In disadvantaged areas around the world young men find expressions of their masculinity through violence discuss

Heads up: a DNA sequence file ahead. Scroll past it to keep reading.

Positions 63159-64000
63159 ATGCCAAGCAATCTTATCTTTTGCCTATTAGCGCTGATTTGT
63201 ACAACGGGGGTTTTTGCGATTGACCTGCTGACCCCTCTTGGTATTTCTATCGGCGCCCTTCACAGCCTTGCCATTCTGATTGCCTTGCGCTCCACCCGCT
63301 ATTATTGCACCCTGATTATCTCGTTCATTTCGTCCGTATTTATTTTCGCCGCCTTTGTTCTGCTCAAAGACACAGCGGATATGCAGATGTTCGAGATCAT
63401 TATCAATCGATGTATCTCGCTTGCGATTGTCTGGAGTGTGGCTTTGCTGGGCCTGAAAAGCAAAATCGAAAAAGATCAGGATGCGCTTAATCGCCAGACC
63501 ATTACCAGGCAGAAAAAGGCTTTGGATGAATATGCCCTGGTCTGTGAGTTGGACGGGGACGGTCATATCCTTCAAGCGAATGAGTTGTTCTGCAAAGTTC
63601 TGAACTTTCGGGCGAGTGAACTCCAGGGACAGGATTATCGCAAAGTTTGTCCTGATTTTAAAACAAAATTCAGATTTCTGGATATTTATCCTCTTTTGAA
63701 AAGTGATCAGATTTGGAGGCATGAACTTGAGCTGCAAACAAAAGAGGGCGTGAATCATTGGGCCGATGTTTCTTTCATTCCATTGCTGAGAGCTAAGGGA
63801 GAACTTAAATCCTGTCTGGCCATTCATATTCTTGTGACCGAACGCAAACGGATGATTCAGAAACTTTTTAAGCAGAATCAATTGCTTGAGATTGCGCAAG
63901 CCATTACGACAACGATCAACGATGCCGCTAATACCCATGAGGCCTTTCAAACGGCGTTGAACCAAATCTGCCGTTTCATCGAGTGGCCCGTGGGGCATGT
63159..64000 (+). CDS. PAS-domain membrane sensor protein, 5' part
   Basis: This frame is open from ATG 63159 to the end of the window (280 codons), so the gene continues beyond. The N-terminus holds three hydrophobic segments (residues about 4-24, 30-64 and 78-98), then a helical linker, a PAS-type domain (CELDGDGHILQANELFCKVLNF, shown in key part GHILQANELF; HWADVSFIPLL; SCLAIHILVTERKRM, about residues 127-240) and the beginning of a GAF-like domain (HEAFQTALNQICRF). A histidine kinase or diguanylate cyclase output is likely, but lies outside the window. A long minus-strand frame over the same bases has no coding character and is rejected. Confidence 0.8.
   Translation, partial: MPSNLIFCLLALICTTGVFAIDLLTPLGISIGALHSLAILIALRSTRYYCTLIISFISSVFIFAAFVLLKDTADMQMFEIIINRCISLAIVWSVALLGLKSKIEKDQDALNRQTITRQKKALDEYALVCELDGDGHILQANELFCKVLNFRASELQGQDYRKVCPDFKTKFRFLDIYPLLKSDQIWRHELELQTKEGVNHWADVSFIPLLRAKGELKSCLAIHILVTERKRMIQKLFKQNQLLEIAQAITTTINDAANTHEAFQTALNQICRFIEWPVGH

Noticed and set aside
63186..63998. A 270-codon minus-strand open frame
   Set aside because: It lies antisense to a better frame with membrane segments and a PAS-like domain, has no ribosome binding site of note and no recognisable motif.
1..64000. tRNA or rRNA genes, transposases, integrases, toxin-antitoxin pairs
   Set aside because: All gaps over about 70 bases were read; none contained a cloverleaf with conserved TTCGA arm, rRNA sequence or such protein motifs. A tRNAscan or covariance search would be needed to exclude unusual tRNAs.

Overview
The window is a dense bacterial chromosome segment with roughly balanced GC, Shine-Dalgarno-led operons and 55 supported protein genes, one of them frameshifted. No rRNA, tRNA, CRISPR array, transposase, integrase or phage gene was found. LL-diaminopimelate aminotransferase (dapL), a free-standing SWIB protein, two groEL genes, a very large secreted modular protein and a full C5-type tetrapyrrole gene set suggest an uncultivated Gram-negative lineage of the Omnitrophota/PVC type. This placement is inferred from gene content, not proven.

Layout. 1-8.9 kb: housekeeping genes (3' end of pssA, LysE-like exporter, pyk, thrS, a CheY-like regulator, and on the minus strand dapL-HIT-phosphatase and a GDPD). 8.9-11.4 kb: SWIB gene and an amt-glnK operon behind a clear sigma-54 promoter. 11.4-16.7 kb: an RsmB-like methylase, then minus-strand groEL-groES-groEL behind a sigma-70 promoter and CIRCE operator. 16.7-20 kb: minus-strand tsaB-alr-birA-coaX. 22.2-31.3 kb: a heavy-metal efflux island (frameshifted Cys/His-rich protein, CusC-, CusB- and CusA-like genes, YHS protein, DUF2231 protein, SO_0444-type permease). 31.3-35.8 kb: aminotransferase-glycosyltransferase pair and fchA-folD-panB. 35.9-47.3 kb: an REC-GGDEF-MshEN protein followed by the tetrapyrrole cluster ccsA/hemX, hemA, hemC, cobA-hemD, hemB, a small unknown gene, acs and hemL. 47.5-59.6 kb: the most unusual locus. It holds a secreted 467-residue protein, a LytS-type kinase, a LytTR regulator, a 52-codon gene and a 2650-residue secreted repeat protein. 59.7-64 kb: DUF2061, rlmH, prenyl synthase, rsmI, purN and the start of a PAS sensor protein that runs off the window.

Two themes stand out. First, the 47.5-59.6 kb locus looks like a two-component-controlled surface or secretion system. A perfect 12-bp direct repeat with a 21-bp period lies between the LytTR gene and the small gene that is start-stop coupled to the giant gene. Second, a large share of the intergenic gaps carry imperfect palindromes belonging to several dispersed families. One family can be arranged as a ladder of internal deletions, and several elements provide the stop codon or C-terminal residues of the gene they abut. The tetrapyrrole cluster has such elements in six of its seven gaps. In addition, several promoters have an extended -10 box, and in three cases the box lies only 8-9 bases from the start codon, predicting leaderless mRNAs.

Additional factors such as social class, poverty, culture and race are also involved, and this makes it difficult to isolate the element of gender and analyse its role in society. This paper introduces recent theories about gender in society and suggests an appropriate way of approaching the subject. It then considers how far and why young men in disadvantaged areas might choose to use violence as a means of expressing their masculinity. Finding an appropriate vocabulary is an important first step in understanding how gender affects behaviour: Talking about gender for most people is the equivalent of fish talking about water. (Lorber, 1994, 21) A great deal of human experience of gender is taken for granted because it occurs on an unconscious level. It is not something that individuals work out themselves, but rather it is the result of repeated interactions with other people who convey the prevailing values and boundaries of society. Lorber stresses the social nature of gender: To explain why gendering is done from birth, constantly and by everyone, we have to look not only at the way individuals experience gender but at gender as a social institution. (Lorber, 1994, 21). … From birth babies are assigned to male or female gender, and this results in a whole set of traditional responses which reinforce that gender. Because there is pressure from the family, and from society at large, boys and girls internalize a lot of these notions of gender and grow up doing gender themselves, in ways that are defined by others. This is what it means when we say that gender is socially constructed. The dominance of patriarchy in most human societies ensures that there is a widespread tendency to accord more status and prestige to men, in relation to women. Organized violence tends to be the work of men, and this is a pattern that has been evident throughout history as successive male governments launch into wars with each other. Culture does have some influence in the way that this occurs, however, and Connell points out that Commercial capitalism calls on a calculative masculinity and the class struggles of industrialization call on a combative one. Their combination, competitiveness, is institutionalized in ‘business’ and becomes a central theme in the new form of hegemonic masculinity (Connell, 1987, p. 156). Western industrialized capitalism, therefore, produces a particularly restrictive form of masculinity which has assertion of power and resistance to this power built into its fabric. Dominant males oppress females and also weaker males. This is the force that lies behind unfairness in comparative wage levels, inequality in access to jobs, promotions and all kinds of opportunities. In communities which are generally disadvantaged both men and women are subjected to prejudice from the more affluent parts of society and this brings their status closer together, at the bottom of social hierarchies. When